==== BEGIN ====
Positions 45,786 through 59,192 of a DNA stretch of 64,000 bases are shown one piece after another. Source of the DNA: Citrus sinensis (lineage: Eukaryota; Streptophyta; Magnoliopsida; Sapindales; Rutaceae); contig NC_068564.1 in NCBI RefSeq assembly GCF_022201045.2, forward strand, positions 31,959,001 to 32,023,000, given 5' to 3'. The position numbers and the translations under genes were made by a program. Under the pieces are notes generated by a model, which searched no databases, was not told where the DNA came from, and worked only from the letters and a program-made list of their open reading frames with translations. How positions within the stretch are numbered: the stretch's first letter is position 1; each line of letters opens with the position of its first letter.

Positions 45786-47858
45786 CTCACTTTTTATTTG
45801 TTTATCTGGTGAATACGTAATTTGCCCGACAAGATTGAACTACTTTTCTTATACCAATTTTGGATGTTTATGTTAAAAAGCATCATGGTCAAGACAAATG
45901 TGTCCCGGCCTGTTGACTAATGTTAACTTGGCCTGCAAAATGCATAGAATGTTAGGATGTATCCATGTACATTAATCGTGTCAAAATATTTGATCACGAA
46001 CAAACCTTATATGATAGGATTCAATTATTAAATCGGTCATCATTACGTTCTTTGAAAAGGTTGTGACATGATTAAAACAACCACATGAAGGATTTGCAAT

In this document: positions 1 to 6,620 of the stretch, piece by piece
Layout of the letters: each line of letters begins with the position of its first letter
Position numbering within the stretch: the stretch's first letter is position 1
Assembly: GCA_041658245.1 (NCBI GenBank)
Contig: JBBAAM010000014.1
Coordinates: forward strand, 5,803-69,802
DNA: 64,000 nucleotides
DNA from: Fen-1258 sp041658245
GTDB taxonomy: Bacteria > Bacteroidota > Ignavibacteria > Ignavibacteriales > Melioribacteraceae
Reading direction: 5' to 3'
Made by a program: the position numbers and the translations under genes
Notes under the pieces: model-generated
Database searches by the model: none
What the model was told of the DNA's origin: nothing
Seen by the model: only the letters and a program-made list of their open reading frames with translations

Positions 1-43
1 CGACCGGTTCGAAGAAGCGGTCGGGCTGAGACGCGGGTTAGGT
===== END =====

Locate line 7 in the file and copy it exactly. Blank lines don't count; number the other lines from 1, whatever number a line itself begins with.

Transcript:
In this document: positions 1 to 6,620 of the stretch, piece by piece